Search
  • Denise Breen

Star Trek Picard - the half-time score

2 out of 5



We have reached the halfway point in Star Trek Picard. Episode 5 aired last week and I've waited a week to give my half-time comments. It gives me no pleasure to say this, but Star Trek Picard is just not any good. There I've said it. I may be drummed out of the Star Trek Fan Club for saying it, but it's true. The writing is terrible. The tone is terrible. The characters are two-dimensional. Motivations are unclear and Picard is blamed for something he didn't even do. I'm sorry, I'm rambling. Forgive me as I construct a cogent argument. I'm still in trauma after watching Icheb have his eye-ball ripped from his eye socket, have his head drilled and then mercy-killed by Seven of Nine. We really have gone where Star Trek has not gone before.



Gene Roddenberry's optimistic vision of the future is gone. Instead, Star Trek Picard gives us a nihilistic version of humanity that was first introduced back in 2009 by Jar Jar Abrams in the Star Trek cinematic reboot. He and Alex Kurtzman got the characters wrong then and Kurtzman has gotten Jean Luc Picard wrong here too, horribly wrong. When we meet him in this new series, he has been moping about his vineyard for over a decade. This is not the Picard we knew. This is not the explorer, the scientist, the philosopher, the archaeologist and the proud commander of a starship. We saw him fall in love and marry - a fact not even recognised or mentioned in this new series. Where is Beverley?


Putting aside the ridiculous plot that seems to be made up as they go along, for me, it's the characters that are so wrong. These are characters that were developed over years of episodic television. We know Picard. We have seen him deal with tragedy. We have seen him endure and overcome. We never saw him riding off on some damn fool errand. And Seven of Nine - the rescued Borg from Star Trek Voyager who did not subscribe to revenge or violence - went on a murdering rampage in Episode 5. Even Hugh, the Borg that the crew of the Enterprise rescued had warmth and real humanity. Here he is cold and barely recognisable.



The future is bleak. That hurts.


One of the things that set Star Trek apart from most other science fiction was the vision of hope for humanity. We would eliminate disease, hunger, poverty, the need for accumulating wealth, and money was no longer a driving force, words Picard himself uttered. It was a vision that told us we could do better, we will do better. However Star Trek Picard shows us a gritty world of gambling, poverty, hatred, revenge, death and random beheading of Romulans.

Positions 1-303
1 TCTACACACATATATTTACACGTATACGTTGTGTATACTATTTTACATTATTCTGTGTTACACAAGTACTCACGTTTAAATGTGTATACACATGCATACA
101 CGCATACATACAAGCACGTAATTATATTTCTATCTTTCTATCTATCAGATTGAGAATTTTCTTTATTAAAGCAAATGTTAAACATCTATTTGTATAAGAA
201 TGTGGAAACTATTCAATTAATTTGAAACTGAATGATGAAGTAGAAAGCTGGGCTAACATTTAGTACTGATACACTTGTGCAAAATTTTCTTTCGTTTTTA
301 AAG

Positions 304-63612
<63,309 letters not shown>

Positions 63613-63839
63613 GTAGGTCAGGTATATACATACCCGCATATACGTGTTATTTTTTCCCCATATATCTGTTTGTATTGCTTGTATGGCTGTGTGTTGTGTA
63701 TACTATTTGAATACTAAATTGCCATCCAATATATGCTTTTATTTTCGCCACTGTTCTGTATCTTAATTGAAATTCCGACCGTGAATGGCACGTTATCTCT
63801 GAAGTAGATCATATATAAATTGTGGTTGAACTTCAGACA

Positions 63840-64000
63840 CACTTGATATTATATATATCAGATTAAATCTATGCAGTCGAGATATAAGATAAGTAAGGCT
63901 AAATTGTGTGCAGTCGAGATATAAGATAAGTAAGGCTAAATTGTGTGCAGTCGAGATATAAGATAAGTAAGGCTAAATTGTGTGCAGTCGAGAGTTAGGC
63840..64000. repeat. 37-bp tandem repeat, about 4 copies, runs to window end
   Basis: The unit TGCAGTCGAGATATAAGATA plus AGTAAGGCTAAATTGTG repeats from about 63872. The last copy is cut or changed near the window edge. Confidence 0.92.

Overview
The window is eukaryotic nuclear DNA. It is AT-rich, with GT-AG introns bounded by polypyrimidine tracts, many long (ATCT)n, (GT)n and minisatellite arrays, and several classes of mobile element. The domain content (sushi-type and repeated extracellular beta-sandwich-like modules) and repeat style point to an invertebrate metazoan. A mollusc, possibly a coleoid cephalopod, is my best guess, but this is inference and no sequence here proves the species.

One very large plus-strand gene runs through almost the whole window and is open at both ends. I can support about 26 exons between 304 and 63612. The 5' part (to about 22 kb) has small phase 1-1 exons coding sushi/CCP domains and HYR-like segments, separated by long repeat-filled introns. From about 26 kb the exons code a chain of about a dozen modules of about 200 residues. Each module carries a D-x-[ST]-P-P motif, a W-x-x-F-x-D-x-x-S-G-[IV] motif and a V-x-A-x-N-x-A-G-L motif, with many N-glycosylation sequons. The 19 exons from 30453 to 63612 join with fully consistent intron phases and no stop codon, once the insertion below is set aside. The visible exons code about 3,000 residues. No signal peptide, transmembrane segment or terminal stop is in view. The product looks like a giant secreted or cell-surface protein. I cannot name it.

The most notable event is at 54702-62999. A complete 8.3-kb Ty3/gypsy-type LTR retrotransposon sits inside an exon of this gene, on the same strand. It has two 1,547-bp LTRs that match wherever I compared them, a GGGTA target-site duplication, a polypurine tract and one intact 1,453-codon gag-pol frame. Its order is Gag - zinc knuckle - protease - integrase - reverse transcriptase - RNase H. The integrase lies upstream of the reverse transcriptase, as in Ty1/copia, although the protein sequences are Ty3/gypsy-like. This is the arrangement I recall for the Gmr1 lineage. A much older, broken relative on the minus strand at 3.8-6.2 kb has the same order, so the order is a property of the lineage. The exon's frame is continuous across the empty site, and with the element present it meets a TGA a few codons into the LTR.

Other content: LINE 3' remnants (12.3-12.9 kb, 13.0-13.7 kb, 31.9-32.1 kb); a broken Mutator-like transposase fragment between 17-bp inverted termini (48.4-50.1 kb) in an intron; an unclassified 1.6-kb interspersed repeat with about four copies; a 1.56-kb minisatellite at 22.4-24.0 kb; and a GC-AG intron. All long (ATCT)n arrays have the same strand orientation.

I know this is 2020 and streaming TV can get away with more than network TV in the '80s and '90s. TV audiences are more "mature" we are told. However the swearing, yes swearing, and the violence, and the graphic scenes of torture are not Trek. I am really surprised that Patrick Stewart, a big supporter of Amnesty International, has permitted torture to be displayed so graphically and inhumanely. He has a duty as Exec Producer and a voice as the star. Star Trek The Next Generation addressed torture and its ineffectiveness in the two-part episode Chain of Command. It was a real exploration of the psychological effects of torture, not just on its victims but on the perpetrators too. It was Trek at its best.



The scene last week where Bruce Maddox was murdered was also a step too far. He was left to die in agony in a brutal scene that confirmed Dr Agnes Jurati as a Starfleet (or maybe Section 31?) plant. However, due to the lazy writing, this has been signposted from very early on. I believe I've said enough about the writing. It is poor. It is sloppy. It goes against the established characters we know. It is not Trek.


The other thing that bugs me is the technology. In the scene I mentioned above, the death of Bruce Maddox, the Emergency Medical Hologram appears as it detects Dr Jurati's agitated state yet does nothing when Maddox is clearly in distress. I don't mind different rules but once you've set them, try to follow them. And don't get me started on the magical Romulan wand that when you wave it about a room, it recreates past events. Enough said. So yes, they have the tech wrong too. They invent tech when it is needed by the narrative. To be fair, Star Trek Voyager did this too, so it's not altogether new. And Doctor Who is doing it every week these days, as is the Star Wars franchise (who knew The Force could do that?). It's just bad writing - sorry I'm back to the writing. It is hard to escape.



I am so disappointed in Star Trek Picard but I should have known better. The portents were there in Star Trek Discovery and that's a whole other blog post! We saw the warning signs too in the 2009 Star Trek reboot where Jar Jar Abrams recreated Kirk, Spock, McCoy, Scotty, Uhura, etc using different actors - and that's perfectly fine. However he changed their characters, Spock in particular. He was no longer the cool, logical Vulcan. Instead, he was a wildly erratic Vulcan, prone to violence if Kirk insulted him of if Khan offended him. Yes, Spock went on a revenge killing trip too after Khan "killed" Kirk. It was not Spock.


I'll continue to watch Star Trek Picard for the second half of the series and I will probably watch Season 2, but it has trampled on the legacy of Star Trek The Next Generation and for that, I doubt I can ever forgive it. We like to remember our loved ones in their prime and not as some unrecognisable shell of their former selves, untrue to character.


8 views

©2018 BY THE FOURTH WALL. PROUDLY CREATED WITH WIX.COM